One way to do this is to use the C# Marshal function StructureToPtr in a loop.  In most native languages (such as C), an array is stored in a contiguous region of memory.  The size of the region is the size of one structure times the number of structures in the array.  The structures are stored one after the other in memory.  The C# language has an array type, but it uses managed memory so the layout is hidden.  This is why using the C# Marshal class is necessary.  It is used to translate the C# array to the native format.  Without this translation, the native code can’t use the array.  The following code example shows how to translate a C# array to a format suitable for native code using the C# Marshal:

using System;

using System.Runtime.InteropServices;


namespace my_cs_namespace {


    class MyCSApp


        /* Size of a thing name */

        public const int NAME_LEN = 64;


        /* Declare the structure for a thing, this must match the native

         * library declaration. */


        public struct thing_t {


            [MarshalAs(UnmanagedType.ByValTStr, SizeConst = NAME_LEN)]

            public string name;


            public int height; /* cm */



        /* Declare a native function that takes an array of things */

        [DllImport(“test”, EntryPoint = “print_things”)]

        static extern int native_print_things(IntPtr t, int num_things);


        /* This function translates a C# array of things to a native

         * array */

        static int PrintThings(thing_t[] things)


            int result;

            int num_things = things.Length;

            int thing_size = Marshal.SizeOf(typeof(thing_t));

            IntPtr cbase, ccur;


            /* Allocate contiguous memory for the array */

            cbase = Marshal.AllocHGlobal(num_things * thing_size);

            ccur = cbase;


            /* Layout each thing at the current position in the array */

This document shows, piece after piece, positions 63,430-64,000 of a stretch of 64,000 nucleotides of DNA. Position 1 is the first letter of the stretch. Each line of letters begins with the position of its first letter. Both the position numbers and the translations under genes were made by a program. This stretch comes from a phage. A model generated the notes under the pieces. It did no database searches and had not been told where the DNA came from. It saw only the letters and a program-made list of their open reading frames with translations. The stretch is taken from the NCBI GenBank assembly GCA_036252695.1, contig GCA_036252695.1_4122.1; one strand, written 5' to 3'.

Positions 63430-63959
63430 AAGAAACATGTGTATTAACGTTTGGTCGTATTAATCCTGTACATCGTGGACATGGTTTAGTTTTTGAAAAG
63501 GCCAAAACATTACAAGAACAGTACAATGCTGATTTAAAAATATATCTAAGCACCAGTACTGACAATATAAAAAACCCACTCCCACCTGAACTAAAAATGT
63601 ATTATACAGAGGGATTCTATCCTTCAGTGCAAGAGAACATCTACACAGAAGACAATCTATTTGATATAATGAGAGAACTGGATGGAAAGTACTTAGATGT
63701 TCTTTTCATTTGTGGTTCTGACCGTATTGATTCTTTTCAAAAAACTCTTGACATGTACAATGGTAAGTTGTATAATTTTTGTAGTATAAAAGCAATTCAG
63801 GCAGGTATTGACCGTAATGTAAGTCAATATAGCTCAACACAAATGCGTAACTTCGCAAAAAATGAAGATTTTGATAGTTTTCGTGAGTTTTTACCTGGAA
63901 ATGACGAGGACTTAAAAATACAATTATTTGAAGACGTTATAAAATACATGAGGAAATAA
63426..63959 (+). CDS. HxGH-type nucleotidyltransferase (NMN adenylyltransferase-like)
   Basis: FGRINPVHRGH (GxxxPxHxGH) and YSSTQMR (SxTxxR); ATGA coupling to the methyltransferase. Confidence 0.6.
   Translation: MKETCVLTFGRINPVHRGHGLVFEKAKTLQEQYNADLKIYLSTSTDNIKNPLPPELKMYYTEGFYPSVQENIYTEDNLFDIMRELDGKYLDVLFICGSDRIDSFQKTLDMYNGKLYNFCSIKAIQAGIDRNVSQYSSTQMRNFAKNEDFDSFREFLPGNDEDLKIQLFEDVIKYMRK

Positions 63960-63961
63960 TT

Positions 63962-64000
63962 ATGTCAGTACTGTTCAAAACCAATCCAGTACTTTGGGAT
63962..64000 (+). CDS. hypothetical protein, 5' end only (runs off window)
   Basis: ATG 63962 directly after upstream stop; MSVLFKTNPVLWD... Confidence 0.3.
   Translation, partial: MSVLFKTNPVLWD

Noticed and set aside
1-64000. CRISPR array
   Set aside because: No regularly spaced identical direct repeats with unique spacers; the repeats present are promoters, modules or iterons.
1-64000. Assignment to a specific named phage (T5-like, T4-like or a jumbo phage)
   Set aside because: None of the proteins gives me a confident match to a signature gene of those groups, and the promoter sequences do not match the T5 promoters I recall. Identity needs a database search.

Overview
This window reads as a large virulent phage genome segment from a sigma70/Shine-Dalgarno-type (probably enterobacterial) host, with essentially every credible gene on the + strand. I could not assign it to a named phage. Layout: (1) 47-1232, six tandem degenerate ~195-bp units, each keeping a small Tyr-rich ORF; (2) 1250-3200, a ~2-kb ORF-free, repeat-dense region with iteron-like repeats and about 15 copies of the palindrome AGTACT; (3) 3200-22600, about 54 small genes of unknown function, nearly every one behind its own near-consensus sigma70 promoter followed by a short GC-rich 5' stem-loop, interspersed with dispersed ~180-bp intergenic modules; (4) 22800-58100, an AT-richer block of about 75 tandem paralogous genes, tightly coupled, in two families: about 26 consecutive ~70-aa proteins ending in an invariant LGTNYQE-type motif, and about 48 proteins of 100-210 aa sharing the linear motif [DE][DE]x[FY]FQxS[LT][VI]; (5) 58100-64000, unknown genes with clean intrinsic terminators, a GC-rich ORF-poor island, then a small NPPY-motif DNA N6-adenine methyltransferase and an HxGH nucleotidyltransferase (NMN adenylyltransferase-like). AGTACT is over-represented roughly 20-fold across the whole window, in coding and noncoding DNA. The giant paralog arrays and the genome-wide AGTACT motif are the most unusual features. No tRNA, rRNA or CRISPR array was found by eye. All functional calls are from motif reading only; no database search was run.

for (int i = 0; i < num_things; i++, ccur += thing_size) {

                Marshal.StructureToPtr(things[i], ccur, false);



            /* Call the native function */

            result = native_print_things(cbase, num_things);


            /* Free the array and return the result */


            return result;



        static void Main()


            /* Create a C# array of things */

            thing_t[] things = new thing_t[2];

            things[0] = new thing_t();

            things[0].name = “THING 1”;

            things[0].height = 96; /* cm */

            things[1] = new thing_t();

            things[1].name = “THING 2”;

            things[1].height = 102; /* cm */






The code first declares the structure using the StructLayout and MarshalAs attributes.  These attributes tell C# about the exact layout the structure should have in memory.  Next, the native function is declared using IntPtr as the type for the array.  Native arrays are usually passed via pointers, and this type can be used for any pointer argument.  The C# function PrintThings does the translation from the C# array to the native array.  It first allocates space for the array, then fills out each structure element using the Marshal StructureToPtr function.  After the translation is done, the native function can be called using the pointer to the allocated memory.